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Getting Kids to Help With Household Chores





Children should have lots of time for play and recreation. But just about every family expects their kids to contribute in some way to household chores, and getting them to start early can help them feel confident and responsible, child psychologists say, even if they sometimes complain about it.

“Chores help kids understand that families are built on mutual obligation,” said Dan Pink, author of “Drive; The Surprising Truth About What Motivates Us.”

When all family members help out, there is also more time for the family to play. Some families schedule clean-up time on Saturday mornings followed by a quick trip to the ice cream store, a longer family outing, or free time for the older kids.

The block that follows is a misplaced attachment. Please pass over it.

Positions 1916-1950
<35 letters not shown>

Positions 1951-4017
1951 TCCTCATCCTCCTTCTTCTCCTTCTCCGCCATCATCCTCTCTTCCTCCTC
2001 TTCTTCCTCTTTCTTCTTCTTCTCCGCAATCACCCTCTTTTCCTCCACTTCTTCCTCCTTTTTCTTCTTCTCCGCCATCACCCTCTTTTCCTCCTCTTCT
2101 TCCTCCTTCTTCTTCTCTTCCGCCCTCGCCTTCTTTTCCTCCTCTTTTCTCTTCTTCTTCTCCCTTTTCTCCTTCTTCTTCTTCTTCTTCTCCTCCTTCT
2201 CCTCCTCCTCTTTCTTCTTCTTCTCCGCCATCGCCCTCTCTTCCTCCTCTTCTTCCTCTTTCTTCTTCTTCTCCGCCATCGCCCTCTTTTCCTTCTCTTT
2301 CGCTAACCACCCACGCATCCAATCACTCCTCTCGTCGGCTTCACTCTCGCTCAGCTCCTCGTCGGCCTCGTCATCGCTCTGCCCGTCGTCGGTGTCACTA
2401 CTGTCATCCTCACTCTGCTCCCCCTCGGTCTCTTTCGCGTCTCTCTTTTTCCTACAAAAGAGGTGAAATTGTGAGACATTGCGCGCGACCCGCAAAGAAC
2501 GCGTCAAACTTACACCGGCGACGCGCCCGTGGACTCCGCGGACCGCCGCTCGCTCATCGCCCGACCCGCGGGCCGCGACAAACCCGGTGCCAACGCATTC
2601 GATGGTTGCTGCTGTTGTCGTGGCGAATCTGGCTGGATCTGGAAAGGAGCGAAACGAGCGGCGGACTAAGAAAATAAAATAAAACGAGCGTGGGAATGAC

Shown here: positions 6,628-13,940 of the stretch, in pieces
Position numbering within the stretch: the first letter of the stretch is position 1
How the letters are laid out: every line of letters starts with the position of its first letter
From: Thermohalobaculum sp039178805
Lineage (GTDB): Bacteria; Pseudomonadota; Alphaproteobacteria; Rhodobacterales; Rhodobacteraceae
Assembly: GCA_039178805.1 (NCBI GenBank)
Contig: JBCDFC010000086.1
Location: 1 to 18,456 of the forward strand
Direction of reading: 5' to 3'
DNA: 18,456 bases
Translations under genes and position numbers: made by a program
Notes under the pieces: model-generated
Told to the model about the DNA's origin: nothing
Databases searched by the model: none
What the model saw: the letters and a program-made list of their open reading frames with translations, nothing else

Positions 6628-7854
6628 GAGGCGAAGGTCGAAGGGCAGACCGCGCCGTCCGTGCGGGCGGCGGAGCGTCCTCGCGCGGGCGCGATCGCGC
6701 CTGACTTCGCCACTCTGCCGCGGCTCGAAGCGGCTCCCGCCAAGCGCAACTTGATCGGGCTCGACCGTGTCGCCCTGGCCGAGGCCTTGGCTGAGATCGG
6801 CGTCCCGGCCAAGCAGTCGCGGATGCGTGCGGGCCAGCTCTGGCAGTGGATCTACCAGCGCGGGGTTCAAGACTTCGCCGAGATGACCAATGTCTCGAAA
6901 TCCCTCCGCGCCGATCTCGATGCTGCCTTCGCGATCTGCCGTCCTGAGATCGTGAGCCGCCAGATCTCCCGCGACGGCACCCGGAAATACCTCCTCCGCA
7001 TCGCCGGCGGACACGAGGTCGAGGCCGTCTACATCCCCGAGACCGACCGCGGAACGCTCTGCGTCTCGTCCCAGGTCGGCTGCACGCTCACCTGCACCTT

Other families tie kids’ weekly allowance to the completion of their assigned household chores.

The secret, Pink and other family living experts suggest, is in asking for contributions that are appropriate to a child’s age—and watching older siblings help out is good motivation for younger kids.

Here are specific chores children can reasonably be asked do at various points in their growing up years:

Age 2 - 3:
- Pick up and put away their toys and books
- Hang jackets and/or other clothing on clothes hooks
- Set placemats on the table before dinner

Age 4 - 5:
- Set the table before meals
- Help with preparing meals, under supervision
- Help with grocery shopping and putting away groceries
- Hand you wet clothes from the washer to be hung or put into the dryer
- Help put clean, folded clothes into piles for each family member

Age 6 - 8:
- Water garden or flower areas and/or water indoor plants
- Take care of food and water for pets
- Do some dusting
- Take out the kitchen trash
- Keep their own rooms neat and clean
- Be of more help with meal preparation, under supervision